Birdsong Brewery, Charlotte, NC

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Another night, another opportunity to try a different brewery.  Birdsong Brewing is located in the North Davidson area of Charlotte, immediately next door to NoDa Brewing presently.


Birdsong has one of the more graphically appealing logos I’ve observed with breweries, and as polished as the building above looks... Birdsong is actually located at the rear.


This speaks to “cheaper rent and functional space,” a wise decision when venturing into business, I would think.  The tap room has a certain cozy efficiency to it, both in materials and space.  Staff were helpful, and the balance between supply and demand were right on.


Sitting at the bar, I found myself between two groups of regulars.  I suppose that if I lived convenient to a (good) brewery, that would be a temptation (more so if there was a concert venue next door).  The view from my seat was partially obstructed by plastic flower in growlers – I’m pretty certain that half of the owners are female, but it works in a modest nod towards hippie coolness.  As a bonus, you get peanuts and a thoughtful quote from Emerson. 


In any case, between the flowers was the beer menu (click any picture to expand).


I’ve had their “Jalapeno Pale Ale” at nearby Cabo Fish Tacos.  It’s very drinkable, but that works opposite to my expectations given the name.  It doesn’t stand out, by spice or other measure.  If you search really hard, you can detect the aroma of jalapenos, though.  After my peachy visit at RJ Rocker’s, I was eager to try another of the variety, thus.. “Eat a Peach.”


This, sadly, was as unpeachy as the jalapeno ale was spicy.  Nice coloring, though, and otherwise the taste was average for an ale. 

You might wonder why it’s “Eat a Peach” vs. “Drink a Peach.”  Or, maybe you don’t, but the musically observant beer drinker would note that the the given name is also an album name by the Allman Brothers.  Similarly, the “Free Will Brown” references a song by Rush, “Lazy Bird Brown” may tease the brewery name but may also point a song by John Coltrane, “Higher Ground IPA” by Stevie Wonder, “Fake Plastic Trees Wheat” by Radiohead, and so on.  That’s an engaging way of naming beers, in my opinion.  There are no worthy Jalepeno songs, however.

Next up was THURsty THURsday, their weekly special 10 gallon release, which usually doesn’t make it through the day.  This was a Belgian style blonde ale (including plums, but not for color), dubbed “Lady Madonna Plum Blonde.”  It was actually pretty good, and I have no idea if I tasted plums or not.


And, finally, for the tour, I grabbed their Higher Ground IPA, which was as good as any other good brewery’s, but not the sought after great.  I like IPAs, and I’d be interested sometime in doing a straight up comparison between theirs and the local competitors.  Good stuff.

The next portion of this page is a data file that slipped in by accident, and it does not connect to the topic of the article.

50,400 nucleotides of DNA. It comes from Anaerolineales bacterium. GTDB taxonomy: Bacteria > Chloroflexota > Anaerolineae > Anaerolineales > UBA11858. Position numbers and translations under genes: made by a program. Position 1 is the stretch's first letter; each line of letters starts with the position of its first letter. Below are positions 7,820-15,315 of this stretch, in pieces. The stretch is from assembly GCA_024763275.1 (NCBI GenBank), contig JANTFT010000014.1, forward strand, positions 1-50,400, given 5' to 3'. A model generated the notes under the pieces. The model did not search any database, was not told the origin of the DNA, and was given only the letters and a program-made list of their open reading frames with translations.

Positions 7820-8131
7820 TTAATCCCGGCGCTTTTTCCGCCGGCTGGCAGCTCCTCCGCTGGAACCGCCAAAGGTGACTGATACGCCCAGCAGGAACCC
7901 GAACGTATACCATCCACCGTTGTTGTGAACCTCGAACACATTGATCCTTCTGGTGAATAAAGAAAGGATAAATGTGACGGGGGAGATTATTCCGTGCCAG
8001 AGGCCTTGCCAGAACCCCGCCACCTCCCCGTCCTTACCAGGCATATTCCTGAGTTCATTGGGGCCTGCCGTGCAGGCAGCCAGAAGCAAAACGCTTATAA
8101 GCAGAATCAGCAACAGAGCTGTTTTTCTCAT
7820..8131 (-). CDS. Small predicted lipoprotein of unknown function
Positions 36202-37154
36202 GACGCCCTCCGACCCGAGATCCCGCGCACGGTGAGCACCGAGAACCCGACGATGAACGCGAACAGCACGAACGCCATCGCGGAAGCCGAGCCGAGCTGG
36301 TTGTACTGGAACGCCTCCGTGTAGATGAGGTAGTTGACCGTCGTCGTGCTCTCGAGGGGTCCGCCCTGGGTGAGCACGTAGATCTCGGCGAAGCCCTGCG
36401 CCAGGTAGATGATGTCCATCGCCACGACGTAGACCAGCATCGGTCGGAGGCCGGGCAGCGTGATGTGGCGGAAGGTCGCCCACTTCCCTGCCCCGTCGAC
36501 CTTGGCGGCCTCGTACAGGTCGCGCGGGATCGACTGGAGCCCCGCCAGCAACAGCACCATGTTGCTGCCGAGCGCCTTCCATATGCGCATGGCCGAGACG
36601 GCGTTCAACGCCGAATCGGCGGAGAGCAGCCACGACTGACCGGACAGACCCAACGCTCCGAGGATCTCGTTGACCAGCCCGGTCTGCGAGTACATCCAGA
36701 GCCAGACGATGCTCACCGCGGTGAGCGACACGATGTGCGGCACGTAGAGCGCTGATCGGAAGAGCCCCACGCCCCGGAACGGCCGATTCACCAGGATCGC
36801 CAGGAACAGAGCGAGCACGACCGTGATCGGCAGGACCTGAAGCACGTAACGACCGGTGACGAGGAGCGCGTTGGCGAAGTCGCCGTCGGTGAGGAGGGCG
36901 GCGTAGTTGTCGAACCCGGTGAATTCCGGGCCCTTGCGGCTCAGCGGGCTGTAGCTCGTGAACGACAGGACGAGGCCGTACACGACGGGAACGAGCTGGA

This particular tour was generally less informative than I had hoped, but that happens when it’s not a brewer leading the discussion.  Like a Marvel comic, it did come with the requisite Origin Story, though.  Some number of the (I think 4) friends that started the brewery were on a “research” trip to other breweries, staying at... a hostel.  Whereupon they heard a tweeting sound and thought that it was a trapped bird.  After looking for it, they found that it was their head brewer, snoring.

Below is half of their old fashioned method of keeping up where their kegs are located.


As the hostel name suggests, the vibe of the brewery is much more informal than neighboring NoDa or the farther away Triple C.  That hasn’t hurt their growth, though.  They’ve found a niche that is now requiring a relocation from their 5,000 sq.ft. space to a 17,000 sq.ft. building farther up Davidson St.   Their current plant, below, is fairly modest.


As is the trend, barrels are hard at work for future distillery infused flavors.


One observation I take from most craft breweries is an appreciation of how people take an interest in a thing, get pretty good at it, and then pursue their dreams to create a business.  Birdsong began in 2011, a common age for many craft breweries, and most seem to expand significantly in 2-3 years.  The craft brewery business has been significantly impacted as the government in many states has encouraged craft beer growth, particularly by setting aside restrictive distribution laws – such as allowing growler refills and flexible serving hours.  Really progressive states also allow food to be sold.  

In any case, Birdsong is yet another strong brand in the Charlotte market, who, collectively, I’d say outperforms those in Atlanta for inventiveness.  Congregating a number of breweries in an area helps a lot.   And logo designs.

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